A cheap, easy to maintain, "green" toilet that uses no water and turns human waste into electricity and clean water will be trialed in 2016, possibly in Ghana. Dubbed the "Nano Membrane Toilet" by its creators from Cranfield University, UK, this new approach to managing waste could help some of the world's 2.3 billion people who have no access to safe, hygienic toilets.
The toilet's magic happens when you close the lid. The bottom of the bowl uses a rotation mechanism to sweep the waste into a sedimentation chamber, which helps block any odors from escaping. The waste is then filtered through a special nanotech membrane, which separates vaporized water molecules from the rest of the waste, helping to prevent pathogens and solids from being carried further by the water.
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The vaporized water then travels through to a chamber filled with "nano-coated hydrophilic beads", which helps the water vapor condense and fall into a collection area below. This water is pure enough to be used for household washing and farm irrigation.
The residual solid waste and pathogens are driven by an archimedean screw into a second chamber. This part of the design is still being finalized, but the current plan is for the solid waste to be incinerated to convert it into ash and energy. The energy will power the nanomembrane filtration process, with enough left over to charge mobile phones or other small devices.
The only waste product of the whole process is ash from the burning of solids, which is nutrient-rich and pathogen free, and therefore, usable in farming. The toilet can manage the waste generated by households of up to 10 people.
Funded in part by the Bill & Melinda Gates Foundation's Reinvent the Toilet Challenge, and winner of the CleanEquity Monaco 2015 award, the nano membrane toilet is to be trialed and tested in 2016, possibly in Ghana.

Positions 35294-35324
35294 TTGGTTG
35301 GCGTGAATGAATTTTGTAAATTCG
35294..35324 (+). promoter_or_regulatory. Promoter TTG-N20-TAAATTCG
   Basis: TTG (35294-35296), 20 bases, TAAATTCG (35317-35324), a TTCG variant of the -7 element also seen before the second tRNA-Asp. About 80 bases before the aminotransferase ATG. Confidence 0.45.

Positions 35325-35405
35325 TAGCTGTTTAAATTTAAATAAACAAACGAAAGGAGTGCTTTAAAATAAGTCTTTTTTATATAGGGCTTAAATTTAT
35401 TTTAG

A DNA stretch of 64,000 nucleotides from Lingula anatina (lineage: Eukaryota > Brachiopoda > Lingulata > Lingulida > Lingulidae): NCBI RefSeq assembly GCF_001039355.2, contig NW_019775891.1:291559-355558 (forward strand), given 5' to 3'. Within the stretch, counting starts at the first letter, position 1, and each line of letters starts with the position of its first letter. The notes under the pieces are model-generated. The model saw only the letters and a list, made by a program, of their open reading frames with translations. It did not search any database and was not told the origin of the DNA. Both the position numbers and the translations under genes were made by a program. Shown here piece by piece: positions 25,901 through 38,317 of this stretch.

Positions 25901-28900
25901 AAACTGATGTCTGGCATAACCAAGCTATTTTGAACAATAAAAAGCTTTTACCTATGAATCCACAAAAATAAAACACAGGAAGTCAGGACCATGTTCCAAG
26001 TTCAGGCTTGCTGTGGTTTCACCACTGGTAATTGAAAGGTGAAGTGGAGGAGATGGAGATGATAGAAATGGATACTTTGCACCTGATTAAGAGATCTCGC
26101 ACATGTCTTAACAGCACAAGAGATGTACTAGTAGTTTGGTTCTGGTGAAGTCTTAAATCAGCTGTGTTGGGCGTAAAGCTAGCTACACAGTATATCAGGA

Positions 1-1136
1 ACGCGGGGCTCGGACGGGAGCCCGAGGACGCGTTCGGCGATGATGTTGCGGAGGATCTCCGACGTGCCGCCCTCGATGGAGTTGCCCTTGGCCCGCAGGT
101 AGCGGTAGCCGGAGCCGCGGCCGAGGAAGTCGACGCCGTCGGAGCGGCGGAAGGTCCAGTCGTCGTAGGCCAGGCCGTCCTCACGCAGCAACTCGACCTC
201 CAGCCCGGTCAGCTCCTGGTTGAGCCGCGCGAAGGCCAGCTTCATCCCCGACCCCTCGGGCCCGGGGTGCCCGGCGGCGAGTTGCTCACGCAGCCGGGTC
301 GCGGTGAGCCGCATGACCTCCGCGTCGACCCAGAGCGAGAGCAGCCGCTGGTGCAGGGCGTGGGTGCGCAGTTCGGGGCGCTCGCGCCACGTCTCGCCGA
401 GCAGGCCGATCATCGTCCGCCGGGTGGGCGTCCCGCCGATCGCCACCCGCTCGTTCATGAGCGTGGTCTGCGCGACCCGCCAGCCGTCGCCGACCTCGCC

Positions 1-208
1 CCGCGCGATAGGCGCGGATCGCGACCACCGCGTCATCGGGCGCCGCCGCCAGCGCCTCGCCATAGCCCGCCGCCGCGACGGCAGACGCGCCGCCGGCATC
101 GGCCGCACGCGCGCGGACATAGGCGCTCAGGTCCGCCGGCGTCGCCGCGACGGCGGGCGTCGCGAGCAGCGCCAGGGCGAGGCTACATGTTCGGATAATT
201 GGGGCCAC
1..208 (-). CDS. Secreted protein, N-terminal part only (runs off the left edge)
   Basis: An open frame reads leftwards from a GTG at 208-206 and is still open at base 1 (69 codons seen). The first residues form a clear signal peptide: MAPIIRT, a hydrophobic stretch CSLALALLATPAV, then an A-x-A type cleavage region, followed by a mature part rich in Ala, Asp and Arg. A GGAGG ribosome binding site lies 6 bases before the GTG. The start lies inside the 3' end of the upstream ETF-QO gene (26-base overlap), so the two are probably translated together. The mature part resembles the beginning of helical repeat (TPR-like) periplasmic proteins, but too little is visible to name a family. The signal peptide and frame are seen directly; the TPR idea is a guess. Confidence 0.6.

Currently, more than 650 million people in the world do not have access to clean water, and more than 2.3 billion don't have access to a safe, private toilet. Researchers around the world are working to help solve this problem, but high-tech solutions, such as adding solar panels, are usually too expensive to be practical.
Sociological issues also play a role. As toilet infrastructure deteriorates, people prefer to go outside rather than use a smelly room inside their house. This makes women vulnerable to rape, and creates further sanitation and hygiene issues.
The nano membrane toilet is clean, odorless and aspirational, and it should be capable of working in environments that lack sewage, external power and water. So it will be interesting to see how it works in the field.
The plan is for the toilet to be rented to households through a local organization, helping to spread the costs to stay within the Gate Foundation's challenge of keeping the cost of the toilet below US 5 cents per person per day.
If all goes well, the toilet could also find applications elsewhere like the military, construction industry, yachts, or outdoor events.
The video below, created by the Cranfield Water Science Institute, was developed for the Reinvent the toilet fair in 2014. It showcases some earlier ideas of how the toilet could work in the field.
Source: Cranfield University